PROBLEM – PC freezes regularly
My elderly desktop PC runs Windows 7 SP1 64-bit version with 4GB of RAM and an AMD Athlon 64 X2 Socket AM2 processor. Of late. The PC freezes regularly, about every 15 minutes, which requires a restart as the only method of recovery. Also, once, recently, it shut itself down. Just before it did so, a message came up blaming a disk error and saying that I must press the Ctrl + Alt + Del key combination to restart. Any ideas on what might be causing these occurrences?
If the PC freezes, shuts down, reboots, is the problem a hardware or software issue?
Run the Widows hard-disk checking utility, chkdsk
There a several possible causes of problems of this kind when a PC freezes, reboots or shuts down by itself, etc. That sort of problem can occur regardless of the version of Windows – XP/Vista/Windows 7/8.1/10 – that is in use.
Just because Windows put the blame on a disk-error doesn’t necessarily mean that the hard disk drive is faulty, but it could be. Fortunately, Windows provides an excellent basic disk-checking tool – chkdsk.
To run the basic version of chkdsk in Win7, right-click on the Start button and choose Windows Explorer. On the left side of the window, click on Computer. Then right-click the drive you want to check and select the Properties option in the menu that comes up. Opening the Tools tab provides the Error-checking option. Just click on the “Check now” button to run its routine maintenance tests.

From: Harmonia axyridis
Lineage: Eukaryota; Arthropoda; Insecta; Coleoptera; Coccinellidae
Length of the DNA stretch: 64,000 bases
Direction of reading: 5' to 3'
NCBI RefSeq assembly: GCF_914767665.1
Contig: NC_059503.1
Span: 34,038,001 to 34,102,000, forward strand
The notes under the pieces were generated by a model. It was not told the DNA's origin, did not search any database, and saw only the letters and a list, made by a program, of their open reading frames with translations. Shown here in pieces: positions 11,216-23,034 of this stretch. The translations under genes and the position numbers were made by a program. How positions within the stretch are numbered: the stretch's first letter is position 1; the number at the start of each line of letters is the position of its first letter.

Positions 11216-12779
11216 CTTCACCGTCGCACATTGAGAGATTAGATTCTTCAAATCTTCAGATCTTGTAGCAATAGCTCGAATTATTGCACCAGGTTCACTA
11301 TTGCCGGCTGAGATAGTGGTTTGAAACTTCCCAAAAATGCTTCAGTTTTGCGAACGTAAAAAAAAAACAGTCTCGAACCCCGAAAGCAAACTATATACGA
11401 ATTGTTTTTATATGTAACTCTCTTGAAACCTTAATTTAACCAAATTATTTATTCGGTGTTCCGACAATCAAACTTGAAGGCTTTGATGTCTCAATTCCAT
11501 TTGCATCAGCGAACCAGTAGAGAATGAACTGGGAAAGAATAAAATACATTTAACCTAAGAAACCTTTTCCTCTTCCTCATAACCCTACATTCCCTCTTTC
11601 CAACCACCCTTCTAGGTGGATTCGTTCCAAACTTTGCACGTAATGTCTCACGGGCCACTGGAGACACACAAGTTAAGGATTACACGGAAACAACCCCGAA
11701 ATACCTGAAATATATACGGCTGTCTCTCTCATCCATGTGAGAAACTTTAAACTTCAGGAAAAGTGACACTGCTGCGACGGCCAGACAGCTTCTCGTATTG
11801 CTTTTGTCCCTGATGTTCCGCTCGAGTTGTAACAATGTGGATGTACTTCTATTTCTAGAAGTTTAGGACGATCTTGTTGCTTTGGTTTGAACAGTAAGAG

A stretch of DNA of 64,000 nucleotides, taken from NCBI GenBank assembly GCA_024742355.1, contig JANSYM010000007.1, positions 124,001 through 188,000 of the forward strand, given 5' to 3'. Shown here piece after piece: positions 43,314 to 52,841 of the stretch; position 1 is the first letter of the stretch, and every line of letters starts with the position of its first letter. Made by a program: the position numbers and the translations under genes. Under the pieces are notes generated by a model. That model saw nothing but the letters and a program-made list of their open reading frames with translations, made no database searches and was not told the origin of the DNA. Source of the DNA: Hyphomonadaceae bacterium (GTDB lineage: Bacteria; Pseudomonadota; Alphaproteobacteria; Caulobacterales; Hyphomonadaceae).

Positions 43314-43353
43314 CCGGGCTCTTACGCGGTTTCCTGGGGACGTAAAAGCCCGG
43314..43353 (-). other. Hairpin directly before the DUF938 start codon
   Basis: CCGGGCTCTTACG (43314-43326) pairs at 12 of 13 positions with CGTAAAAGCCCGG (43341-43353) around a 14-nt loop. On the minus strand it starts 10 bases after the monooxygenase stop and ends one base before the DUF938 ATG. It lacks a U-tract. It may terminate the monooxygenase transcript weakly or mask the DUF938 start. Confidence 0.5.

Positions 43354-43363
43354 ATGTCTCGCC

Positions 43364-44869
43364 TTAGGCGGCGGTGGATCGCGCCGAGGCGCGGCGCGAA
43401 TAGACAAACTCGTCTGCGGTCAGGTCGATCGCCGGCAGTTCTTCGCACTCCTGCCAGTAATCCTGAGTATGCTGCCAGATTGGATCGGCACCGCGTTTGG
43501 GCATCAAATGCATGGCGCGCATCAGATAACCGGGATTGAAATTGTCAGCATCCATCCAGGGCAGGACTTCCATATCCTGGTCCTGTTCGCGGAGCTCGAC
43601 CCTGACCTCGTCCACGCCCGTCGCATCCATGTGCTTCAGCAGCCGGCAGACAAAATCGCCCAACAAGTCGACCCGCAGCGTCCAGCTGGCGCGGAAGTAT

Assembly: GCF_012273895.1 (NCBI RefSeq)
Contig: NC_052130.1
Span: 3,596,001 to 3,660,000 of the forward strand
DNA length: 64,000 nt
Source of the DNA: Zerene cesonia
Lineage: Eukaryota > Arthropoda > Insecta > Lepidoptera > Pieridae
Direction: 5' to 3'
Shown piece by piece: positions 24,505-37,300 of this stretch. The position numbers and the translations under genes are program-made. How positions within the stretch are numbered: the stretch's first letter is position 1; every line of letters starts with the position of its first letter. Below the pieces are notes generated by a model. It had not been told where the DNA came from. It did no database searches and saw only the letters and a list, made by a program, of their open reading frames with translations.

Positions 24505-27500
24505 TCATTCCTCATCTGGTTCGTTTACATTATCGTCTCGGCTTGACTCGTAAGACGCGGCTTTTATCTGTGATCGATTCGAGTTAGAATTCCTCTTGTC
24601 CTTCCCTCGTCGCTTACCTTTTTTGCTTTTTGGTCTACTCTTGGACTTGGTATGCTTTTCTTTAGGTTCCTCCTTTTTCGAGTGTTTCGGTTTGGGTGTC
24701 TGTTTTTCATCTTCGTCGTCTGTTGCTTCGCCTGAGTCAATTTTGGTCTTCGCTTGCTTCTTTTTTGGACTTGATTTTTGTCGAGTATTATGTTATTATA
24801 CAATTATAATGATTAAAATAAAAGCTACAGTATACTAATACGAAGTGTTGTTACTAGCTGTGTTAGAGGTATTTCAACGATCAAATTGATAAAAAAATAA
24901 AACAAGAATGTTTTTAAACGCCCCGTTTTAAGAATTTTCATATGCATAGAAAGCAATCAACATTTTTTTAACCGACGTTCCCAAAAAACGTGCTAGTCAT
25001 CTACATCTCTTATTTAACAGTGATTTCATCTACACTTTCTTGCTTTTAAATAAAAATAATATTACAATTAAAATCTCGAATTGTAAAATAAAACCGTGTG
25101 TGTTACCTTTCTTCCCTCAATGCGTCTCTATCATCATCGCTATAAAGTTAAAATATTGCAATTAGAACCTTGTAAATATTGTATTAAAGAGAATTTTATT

For Win10, right-click on the Start button, find and click on File Explorer => This PC => Devices and drives. Right-click on Local Disk and then follow this click path – Properties.=> Tools => Error checking => Check button. Windows reboots to do the disk checking.
For more information on further disk diagnostics, scroll down the page to: “When the cause is a failing hard disk or SSD drive”.
Find out if the cause is a software or hardware failure
Using Safe Mode to determine if the problem is software-related
Safe Mode is the most basic diagnostic mode that every version of Windows since Windows 95 provides.
Safe Mode problem – Windows 10 – Safe Mode with Networking won’t work –
Using a distribution of Linux that works from its boot disc to find out if a problem is software-related
Many distributions of Linux, such as Ubuntu, provide a free ISO download that, when put on a DVD disc or flash drive, allows the operating system to boot from the disc or drive and function as if it is working from a full installation of Linux.
Remember that the boot device has to be set to the first boot device in the UEFI/BIOS or the device that is set as the first boot device boots the system.